Those who undergo bariatric surgery need all the support they can get. They should speak out in order to help others, and so others can know how to help them.
Miles to Go Blog is recognized among the Top 100 Blog winners.
"Although experts are important, sometimes it’s better to connect with real people, people just like you, who have started their own weight loss journey - and are sharing their experience and success stories with the world through their blog. That’s why we put together a list of the 100 most motivational and inspirational weight loss blogs."
"These are real people. They've know exactly what it feels like since they have been in the same position earlier in their life. Whether you’re someone who has just made the commitment to lose the weight, a blogger who also shares your own journey towards a healthy lifestyle, a person who likes to read about the triumphs of others, whoever... these blogs are the excellent. They are full of practical advice, encouragement, understanding and so much more."
I was recently asked to write an article for the New York Times on obesity and bariatric surgery and the importance of sharing the bariatric surgery experience publicly.
Click here to read — New York Times.
Here is the article reprinted.
Don’t Keep Bariatric Surgery a Secret
DECEMBER 26, 2013
More than 15 million people in the United States are morbidly obese. Those who suffer are typically more than 100 pounds overweight and have several life-threatening diseases like diabetes, high blood pressure and sleep apnea. In 2005, after a lifetime of weight loss programs, I became one of them.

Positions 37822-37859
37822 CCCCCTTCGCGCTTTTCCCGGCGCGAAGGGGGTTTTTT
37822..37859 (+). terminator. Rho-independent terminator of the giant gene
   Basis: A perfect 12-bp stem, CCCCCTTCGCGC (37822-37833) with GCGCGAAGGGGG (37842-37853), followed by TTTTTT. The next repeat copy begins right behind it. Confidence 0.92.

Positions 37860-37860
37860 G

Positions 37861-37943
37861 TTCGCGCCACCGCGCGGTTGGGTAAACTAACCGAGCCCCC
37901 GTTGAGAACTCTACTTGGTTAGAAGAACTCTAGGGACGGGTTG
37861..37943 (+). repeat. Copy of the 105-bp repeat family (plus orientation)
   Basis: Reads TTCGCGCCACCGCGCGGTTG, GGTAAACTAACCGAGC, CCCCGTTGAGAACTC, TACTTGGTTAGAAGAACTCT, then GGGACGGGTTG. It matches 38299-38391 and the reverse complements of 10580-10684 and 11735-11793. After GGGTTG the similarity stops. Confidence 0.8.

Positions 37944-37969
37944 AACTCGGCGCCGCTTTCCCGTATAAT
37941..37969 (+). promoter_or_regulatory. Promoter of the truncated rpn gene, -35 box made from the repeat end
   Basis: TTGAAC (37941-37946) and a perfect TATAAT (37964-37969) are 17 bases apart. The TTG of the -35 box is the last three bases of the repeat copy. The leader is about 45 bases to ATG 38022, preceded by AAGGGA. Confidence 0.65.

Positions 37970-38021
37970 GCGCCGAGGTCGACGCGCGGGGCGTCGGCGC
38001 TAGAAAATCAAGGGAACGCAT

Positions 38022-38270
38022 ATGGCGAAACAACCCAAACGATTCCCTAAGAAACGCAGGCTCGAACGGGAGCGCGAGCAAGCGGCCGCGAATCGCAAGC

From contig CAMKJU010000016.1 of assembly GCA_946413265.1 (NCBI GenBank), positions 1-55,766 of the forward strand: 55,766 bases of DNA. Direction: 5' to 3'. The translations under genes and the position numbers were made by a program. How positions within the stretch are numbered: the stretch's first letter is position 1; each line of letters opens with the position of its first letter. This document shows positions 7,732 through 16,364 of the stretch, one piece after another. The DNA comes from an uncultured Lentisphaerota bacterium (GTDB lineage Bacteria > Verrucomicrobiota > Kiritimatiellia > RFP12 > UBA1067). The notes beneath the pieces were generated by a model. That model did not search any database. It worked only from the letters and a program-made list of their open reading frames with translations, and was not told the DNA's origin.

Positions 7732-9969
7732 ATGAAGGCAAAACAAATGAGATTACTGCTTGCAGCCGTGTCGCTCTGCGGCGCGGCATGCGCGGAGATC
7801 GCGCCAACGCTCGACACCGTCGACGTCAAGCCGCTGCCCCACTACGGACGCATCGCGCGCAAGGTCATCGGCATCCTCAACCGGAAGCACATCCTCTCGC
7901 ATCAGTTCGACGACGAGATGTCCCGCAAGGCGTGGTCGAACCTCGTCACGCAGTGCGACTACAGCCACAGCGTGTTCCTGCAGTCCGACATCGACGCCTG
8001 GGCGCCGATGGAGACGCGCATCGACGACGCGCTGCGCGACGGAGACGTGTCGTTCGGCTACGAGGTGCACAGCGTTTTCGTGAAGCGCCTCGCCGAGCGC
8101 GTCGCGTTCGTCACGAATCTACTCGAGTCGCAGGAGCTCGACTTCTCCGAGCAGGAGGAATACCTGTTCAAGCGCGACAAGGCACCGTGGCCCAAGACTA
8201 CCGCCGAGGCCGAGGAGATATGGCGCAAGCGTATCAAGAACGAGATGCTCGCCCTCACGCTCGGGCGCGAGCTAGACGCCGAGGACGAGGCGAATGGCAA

Obesity controlled more than my physical health. It stole my identity, distorted my personal value and dictated my emotions. A constant source of humiliation and embarrassment, it ruled every aspect of my life: physically, socially, emotionally and spiritually.
After reaching a weight of over 300 pounds, I made the decision to undergo bariatric surgery. Doing so changed my life forever. I lost over 160 pounds and regained my health. However, the decision to have surgery was not an easy one. For most, the path of escape is fraught with secret shame, looming failure and a fear of dying, while remaining obese holds the same deadly consequences. This is why it's so important for there to be an open dialogue about weight loss options, no shame attached.
There are a lot of misconceptions about obesity, bariatric surgery, and the changes in lifestyle post-surgery that are required. But extreme weight loss — however you do it — is not the “be-all and end-all” to life’s problems. Even though studies show that bariatric surgery reduces weight, helps sustain weight loss, reduces disease and extends longevity, it took more than altering my anatomy to be free from obesity — a lot more. My recovery required me to face the emotional issues that took me into obesity in the first place. And although the path to freedom was never easy, the promise of success was worth the journey.
Hidden under years of discouragement, heartache and emotional pain, I found truth, freedom and the real me. It has become my passion to help others find the same. Those who decide to undergo bariatric surgery or some other extreme weight loss program need all the support they can get. Therefore I absolutely feel that they should speak out about their questions, doubts and experiences, in order to help others, and so others can know how to help them.
Upon a review by
Nordbariatric Obesity Surgery Clinic of bariattic blogs
published throughout the world,
Miles to Go Blog was rated
in the top 10 in the world for educational content.
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bariatric interview with dr. christopher still and bariatric patient tracy mitchell and miles to go blog
If you missed the question and answer session, you can still read the transcript.
This is an excellent opportunity to have your questions answered about bariatric surgery.
For more information click on blue ad here or to see transcript of this questions and answer session follow this